The Agreement at Article X provides for arbitration of grievances, complaints or disputes arising out of the interpretation or application of any provision of the Agreement when the parties are unable to adjust such grievances, complaints or disputes. Under Article XXI, the 'No Strikes, No Lockouts' clause, paragraph 2 states:

 '2. Any differences or misunderstandings which may arise between the contracting parties shall be amicably adjusted by and between the parties themselves, and if the parties themselves cannot amicably adjust the same, then the matter shall be referred to a Board of Arbitration as provided in Article X hereof. (Emphasis supplied)

 While Article X limits the subjects of arbitration to disputes arising out of the interpretation or application of the Agreement, Article XXI considerably broadens the scope of arbitration to encompass any differences or misunderstandings which cannot be amicably adjusted between the parties.

 The Union claims that the Employer has improperly applied the nonfood attendant classification in the Agreement. The Employer contends that it has not violated any clause of the Agreement. Whatever else may be said regarding the nature of this controversy there assuredly exists a 'difference or misunderstanding' between the parties. Unless we are to ignore the plain language of Article XXI this misunderstanding certainly is subject to arbitration. If Article XXI was merely intended to restate the conditions imposed by Article X then the same language should have been used. The conclusion is inescapable that the contracting parties wanted to insure a harmonious labor-management relationship throughout the term of this Agreement, hence the broad latitude of Article XXI to cover any possible differences between the contracting parties. Where a contract contains an arbitration clause of such sweeping magnitude, only the most forceful evidence of a purpose to exclude a claim from arbitration can prevail. United Steelworkers of America v. Warrior & Gulf Navigation Co., supra, p. 585, 80 S. Ct. 1347. Such evidence is not present in this case.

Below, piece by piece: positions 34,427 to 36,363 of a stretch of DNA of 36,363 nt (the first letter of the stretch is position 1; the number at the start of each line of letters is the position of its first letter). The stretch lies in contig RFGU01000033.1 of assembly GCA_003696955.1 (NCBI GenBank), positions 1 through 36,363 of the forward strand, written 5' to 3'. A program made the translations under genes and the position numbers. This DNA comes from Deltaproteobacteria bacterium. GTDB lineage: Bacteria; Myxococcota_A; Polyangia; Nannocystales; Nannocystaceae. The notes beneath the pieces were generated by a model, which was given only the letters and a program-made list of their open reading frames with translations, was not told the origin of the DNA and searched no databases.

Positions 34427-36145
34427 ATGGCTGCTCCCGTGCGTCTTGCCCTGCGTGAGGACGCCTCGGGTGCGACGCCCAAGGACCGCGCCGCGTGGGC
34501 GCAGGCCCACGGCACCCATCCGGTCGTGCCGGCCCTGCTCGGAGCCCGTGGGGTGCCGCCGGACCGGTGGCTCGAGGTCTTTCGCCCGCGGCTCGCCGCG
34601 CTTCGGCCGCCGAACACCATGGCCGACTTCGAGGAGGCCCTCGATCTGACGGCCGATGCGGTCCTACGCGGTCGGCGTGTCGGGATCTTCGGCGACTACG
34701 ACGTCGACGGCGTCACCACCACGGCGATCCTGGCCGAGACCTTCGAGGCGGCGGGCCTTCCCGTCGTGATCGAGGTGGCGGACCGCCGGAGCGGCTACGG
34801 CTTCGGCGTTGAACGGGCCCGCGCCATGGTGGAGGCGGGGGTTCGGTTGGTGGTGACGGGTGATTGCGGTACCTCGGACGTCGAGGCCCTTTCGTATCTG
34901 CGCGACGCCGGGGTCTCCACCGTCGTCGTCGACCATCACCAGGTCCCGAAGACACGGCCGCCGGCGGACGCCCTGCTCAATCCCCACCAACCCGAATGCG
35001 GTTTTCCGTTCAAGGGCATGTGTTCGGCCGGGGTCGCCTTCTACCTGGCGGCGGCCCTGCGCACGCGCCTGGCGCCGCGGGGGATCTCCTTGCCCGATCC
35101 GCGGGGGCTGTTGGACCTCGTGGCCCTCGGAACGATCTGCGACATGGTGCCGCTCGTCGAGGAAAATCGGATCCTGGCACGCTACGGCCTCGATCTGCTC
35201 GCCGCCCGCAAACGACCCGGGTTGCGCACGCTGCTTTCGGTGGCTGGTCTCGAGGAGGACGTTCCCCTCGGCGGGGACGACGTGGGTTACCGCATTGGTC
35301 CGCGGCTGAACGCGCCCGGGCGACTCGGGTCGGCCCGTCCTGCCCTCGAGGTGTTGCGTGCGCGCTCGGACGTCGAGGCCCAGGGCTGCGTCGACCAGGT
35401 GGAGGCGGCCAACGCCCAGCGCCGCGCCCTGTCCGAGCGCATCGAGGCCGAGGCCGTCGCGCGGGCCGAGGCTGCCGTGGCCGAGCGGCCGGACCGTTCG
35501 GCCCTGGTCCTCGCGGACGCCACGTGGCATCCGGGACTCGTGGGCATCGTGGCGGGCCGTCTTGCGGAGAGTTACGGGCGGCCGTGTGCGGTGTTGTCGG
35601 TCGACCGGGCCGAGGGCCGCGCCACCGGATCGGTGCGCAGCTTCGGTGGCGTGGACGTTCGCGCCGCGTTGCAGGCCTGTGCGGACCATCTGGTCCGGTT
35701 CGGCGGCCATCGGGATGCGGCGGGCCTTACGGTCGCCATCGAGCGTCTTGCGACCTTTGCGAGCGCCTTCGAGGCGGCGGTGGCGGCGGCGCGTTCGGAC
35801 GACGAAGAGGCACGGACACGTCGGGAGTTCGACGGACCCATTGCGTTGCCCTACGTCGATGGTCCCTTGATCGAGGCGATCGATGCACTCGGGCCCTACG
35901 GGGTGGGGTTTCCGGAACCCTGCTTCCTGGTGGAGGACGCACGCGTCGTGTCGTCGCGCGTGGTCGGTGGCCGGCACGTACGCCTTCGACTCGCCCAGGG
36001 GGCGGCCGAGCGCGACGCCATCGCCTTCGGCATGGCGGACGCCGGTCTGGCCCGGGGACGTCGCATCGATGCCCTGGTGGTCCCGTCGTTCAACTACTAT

While a Court may consider a particular claim to be frivolous we have no business considering the equities or weighing the merits of the grievance involved. United Steelworkers of America v. American Manufacturing Co., supra, p. 568, 80 S. Ct. 1343.

 Resolution of this difference or misunderstanding will require the examination of the bargaining history of the contracting parties concerning their negotiations and oral understandings not set forth in the contract. This task can only be performed by the arbitrators and not the Court. Association of Westinghouse Salaried Employees v. Westinghouse Electric Corp., 283 F.2d 93 (3 Cir 1960). But see, Communications Workers v. Pacific Northwest Bell Telephone Co., 337 F.2d 455 (9 Cir. 1964).

  Therefore, we find this difference or misunderstanding to be an arbitrable dispute.


 And now, this 1st day of December, 1964, it is ordered that the instant dispute is subject to arbitration under the collective bargaining agreement. The plaintiff's motion for summary judgment is denied and the plaintiff's motion to stay arbitration is denied.